The magnificent cheetah is the fastest land animal on the planet – achieving speeds of up to 70 mph. They can accelerate from 0 to 60 mph per hour in three seconds, making them faster than most sports cars. Cheetahs use their acceleration and speed to chase down and catch prey, like gazelles, on the sub-Saharan savannas of Africa. They have small heads, lean bodies, long legs, and a yellowish-tan coat with distinctive black spots. Their legs are proportionally longer than those of other big cats; an elongated spine increases stride length at high speeds; they have unretractable claws, special paw pads for extra traction, and a long tail for balance.
Today, cheetahs are found in the wild in several locations in Africa, while a tiny population of another subspecies, the Asiatic cheetah, is found in Iran. Through careful collaring and studying, scientists estimate that only 6,674 African cheetahs are living in the wild, and there may be fewer than 50 Asian cheetahs left in the world. Cheetahs are facing different threats that are collectively pushing them toward extinction.
Humans are the primary threat to the cheetah population. Not only are they eradicating the cheetah’s vast habitats for farming, mining and commercial use but African farmers routinely shoot, poison or trap cheetahs to prevent them from getting to their cattle, sheep and goats.
Human hunters also view the cheetah as a prized trophy animal. Their beauty and their distinction as the fastest earth animal make them highly desirable targets for hunters who will pay large sums of money for the bragging rights of having taken down one of these rare, exotic animals.
Cheetahs are so beautiful that they are also sold into the exotic-pet trade, and worse still, they are butchered for cheetah parts that are trafficked to Asia.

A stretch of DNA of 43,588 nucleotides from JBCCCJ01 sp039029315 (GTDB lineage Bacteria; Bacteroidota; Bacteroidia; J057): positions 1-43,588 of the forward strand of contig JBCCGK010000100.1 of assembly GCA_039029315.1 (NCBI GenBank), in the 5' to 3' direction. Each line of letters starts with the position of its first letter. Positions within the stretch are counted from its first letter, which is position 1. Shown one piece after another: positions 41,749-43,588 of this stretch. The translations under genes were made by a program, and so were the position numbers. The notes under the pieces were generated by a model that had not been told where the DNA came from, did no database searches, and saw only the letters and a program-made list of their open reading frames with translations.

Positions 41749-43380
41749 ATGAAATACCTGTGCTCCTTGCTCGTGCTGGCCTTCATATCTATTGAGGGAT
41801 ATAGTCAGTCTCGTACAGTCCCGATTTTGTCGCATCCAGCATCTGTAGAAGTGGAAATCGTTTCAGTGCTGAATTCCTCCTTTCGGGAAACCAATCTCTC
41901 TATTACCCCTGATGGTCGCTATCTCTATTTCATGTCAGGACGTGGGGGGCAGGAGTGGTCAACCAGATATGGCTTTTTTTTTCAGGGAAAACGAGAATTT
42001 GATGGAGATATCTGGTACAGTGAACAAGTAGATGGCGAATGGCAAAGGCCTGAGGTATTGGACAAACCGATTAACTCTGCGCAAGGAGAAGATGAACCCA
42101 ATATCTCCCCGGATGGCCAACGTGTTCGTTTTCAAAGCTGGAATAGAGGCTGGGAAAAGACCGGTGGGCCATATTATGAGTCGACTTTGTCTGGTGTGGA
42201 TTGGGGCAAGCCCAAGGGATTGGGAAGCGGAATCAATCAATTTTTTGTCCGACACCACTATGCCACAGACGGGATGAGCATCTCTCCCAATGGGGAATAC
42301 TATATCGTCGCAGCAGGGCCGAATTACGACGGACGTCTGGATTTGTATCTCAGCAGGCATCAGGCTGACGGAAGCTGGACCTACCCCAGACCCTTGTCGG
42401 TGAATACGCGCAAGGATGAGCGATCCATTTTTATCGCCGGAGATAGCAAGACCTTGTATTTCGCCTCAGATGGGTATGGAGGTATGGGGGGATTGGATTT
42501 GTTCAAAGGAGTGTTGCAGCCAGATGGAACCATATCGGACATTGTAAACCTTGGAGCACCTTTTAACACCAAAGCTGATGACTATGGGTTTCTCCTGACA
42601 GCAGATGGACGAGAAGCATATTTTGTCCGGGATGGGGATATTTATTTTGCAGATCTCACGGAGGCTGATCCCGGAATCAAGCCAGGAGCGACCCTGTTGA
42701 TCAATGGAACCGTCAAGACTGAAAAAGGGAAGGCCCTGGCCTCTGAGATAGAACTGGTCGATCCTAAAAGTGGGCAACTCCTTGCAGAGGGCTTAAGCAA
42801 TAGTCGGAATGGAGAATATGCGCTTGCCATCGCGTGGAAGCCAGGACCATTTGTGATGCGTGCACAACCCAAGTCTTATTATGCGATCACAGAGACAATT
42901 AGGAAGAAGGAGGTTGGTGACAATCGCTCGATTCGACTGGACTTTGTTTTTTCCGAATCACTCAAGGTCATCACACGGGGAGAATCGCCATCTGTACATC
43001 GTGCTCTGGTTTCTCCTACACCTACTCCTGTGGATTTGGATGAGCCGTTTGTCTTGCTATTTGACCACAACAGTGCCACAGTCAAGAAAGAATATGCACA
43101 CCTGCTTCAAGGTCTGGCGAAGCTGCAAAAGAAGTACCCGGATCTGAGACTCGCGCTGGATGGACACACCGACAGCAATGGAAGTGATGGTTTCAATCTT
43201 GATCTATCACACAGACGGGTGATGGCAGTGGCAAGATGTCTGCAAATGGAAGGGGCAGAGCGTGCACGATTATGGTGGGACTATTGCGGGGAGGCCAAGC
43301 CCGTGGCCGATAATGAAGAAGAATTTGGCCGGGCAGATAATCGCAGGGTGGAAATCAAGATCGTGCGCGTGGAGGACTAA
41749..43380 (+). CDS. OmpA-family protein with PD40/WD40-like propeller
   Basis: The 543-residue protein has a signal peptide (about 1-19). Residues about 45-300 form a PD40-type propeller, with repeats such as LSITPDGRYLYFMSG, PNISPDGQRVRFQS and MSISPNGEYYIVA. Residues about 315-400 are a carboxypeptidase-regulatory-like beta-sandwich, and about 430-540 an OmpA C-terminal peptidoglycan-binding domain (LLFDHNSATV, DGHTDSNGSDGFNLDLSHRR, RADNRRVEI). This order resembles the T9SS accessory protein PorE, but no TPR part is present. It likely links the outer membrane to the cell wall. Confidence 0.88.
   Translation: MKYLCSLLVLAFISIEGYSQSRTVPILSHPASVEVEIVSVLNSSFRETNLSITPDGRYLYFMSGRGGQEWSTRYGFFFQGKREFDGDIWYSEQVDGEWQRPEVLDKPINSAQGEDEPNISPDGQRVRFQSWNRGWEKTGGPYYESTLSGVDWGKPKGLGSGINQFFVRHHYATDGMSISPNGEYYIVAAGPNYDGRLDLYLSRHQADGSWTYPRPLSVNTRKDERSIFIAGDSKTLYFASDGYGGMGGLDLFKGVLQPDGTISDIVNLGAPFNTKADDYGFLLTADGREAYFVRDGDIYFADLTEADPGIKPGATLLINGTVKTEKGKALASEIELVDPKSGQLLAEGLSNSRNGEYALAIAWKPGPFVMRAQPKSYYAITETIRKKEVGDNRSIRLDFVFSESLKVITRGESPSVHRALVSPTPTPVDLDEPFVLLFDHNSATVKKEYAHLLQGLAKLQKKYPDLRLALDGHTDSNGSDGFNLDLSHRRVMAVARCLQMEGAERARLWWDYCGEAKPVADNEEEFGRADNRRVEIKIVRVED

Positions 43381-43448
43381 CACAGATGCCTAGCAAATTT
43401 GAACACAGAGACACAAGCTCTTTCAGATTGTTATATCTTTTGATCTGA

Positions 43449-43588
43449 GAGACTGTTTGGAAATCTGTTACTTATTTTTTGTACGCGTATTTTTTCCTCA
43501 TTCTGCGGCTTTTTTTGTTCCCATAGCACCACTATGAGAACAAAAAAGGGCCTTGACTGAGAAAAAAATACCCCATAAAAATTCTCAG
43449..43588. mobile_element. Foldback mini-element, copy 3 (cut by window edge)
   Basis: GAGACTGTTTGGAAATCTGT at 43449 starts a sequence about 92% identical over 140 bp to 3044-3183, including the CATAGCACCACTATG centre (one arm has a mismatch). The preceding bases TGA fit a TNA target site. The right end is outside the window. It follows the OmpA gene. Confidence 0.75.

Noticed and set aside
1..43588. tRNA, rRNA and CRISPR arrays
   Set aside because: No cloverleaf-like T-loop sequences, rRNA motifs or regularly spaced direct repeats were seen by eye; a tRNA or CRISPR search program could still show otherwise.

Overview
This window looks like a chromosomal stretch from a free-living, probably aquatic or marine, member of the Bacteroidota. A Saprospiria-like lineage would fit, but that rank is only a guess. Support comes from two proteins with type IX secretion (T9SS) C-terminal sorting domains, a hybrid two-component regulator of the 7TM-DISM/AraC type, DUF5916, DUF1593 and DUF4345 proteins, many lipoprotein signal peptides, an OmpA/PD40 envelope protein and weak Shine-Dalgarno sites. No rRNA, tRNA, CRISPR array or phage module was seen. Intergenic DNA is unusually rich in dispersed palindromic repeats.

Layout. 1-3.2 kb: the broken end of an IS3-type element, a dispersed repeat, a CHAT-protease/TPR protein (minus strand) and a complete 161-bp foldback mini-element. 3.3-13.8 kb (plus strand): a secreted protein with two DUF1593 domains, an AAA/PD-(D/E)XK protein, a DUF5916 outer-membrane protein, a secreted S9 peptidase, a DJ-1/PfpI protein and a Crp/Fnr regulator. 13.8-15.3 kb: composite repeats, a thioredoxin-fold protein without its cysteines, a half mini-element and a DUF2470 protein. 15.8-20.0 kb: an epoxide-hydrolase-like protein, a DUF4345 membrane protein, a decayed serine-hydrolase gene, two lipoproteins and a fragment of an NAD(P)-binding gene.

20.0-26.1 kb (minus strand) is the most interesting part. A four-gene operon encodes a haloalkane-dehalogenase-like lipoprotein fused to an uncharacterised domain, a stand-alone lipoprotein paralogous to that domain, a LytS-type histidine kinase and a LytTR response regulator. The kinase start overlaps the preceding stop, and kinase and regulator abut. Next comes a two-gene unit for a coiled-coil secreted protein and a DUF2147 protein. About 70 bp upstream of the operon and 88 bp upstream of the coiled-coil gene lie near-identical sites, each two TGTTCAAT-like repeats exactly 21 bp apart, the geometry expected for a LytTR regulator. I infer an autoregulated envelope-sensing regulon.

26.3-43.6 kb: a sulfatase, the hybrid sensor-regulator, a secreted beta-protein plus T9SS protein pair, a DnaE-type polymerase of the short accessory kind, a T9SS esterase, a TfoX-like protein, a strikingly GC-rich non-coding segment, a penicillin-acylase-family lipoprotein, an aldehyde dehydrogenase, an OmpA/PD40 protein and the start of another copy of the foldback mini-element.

Human-caused climate change is also significantly affecting the cheetah’s chances of survival. These sensitive and anxiety-prone cats roam the dwindling open, dry grasslands of Sub-Saharan Africa with a short lifespan of 10-15 years. Beyond human threats, cheetah are often killed by other animals – namely lions, leopards and hyenas.
With so few cheetahs left in the world, the problem of genetic diversity exists, and inbreeding creates its own set of problems for the species. New bloodlines help to augment the strength of the gene pool but with so few members of the species left, bloodline diversity becomes exceptionally challenging.
King Cheetahs are exactly like regular cheetahs except for mutations in their fur patterns. Instead of having small black dots all over their bodies, they have large, dark splotches in irregular patterns. They also have three distinct black stripes going down their backs in vertical lines. Injecting their gene pool into the species is highly desirable but with only as few as 10 left in the wild, the chances of a regular cheetah female mating with a King Cheetah is very rare.
Cheetahs are also highly sensitive animals. They lack the bravado of lions and they are socially shy – avoiding contact with other cheetahs. This makes them extremely awkward when it comes to mating – an activity that causes them great stress. Even when a female does become pregnant and her cubs are born, only 5% of cheetah cubs will make it to adulthood. Lions, leopards and hyenas prey upon cheetah cubs – taking them out of the food chain before they reach adulthood when they are too fast to catch. When the cubs are 6 months old, the mother begins teaching them how to hunt and avoid predators, and she leaves them when they are about 18 months old.
Scientific organizations that rely on public funding assist African governments and communities to protect the natural systems critical to saving the cheetah population. They secure valuable flows of ecosystems services and local livelihoods based on principles of social and environmental sustainability. They use local and global influence to combat wildlife poaching and trafficking across transit routes. It’s imperative that they partner with indigenous communities – giving them a valuable stake in the preservation of the species. They also work tirelessly to investigate and combat diseases that move between people, wildlife and domestic animals – threatening the health of all.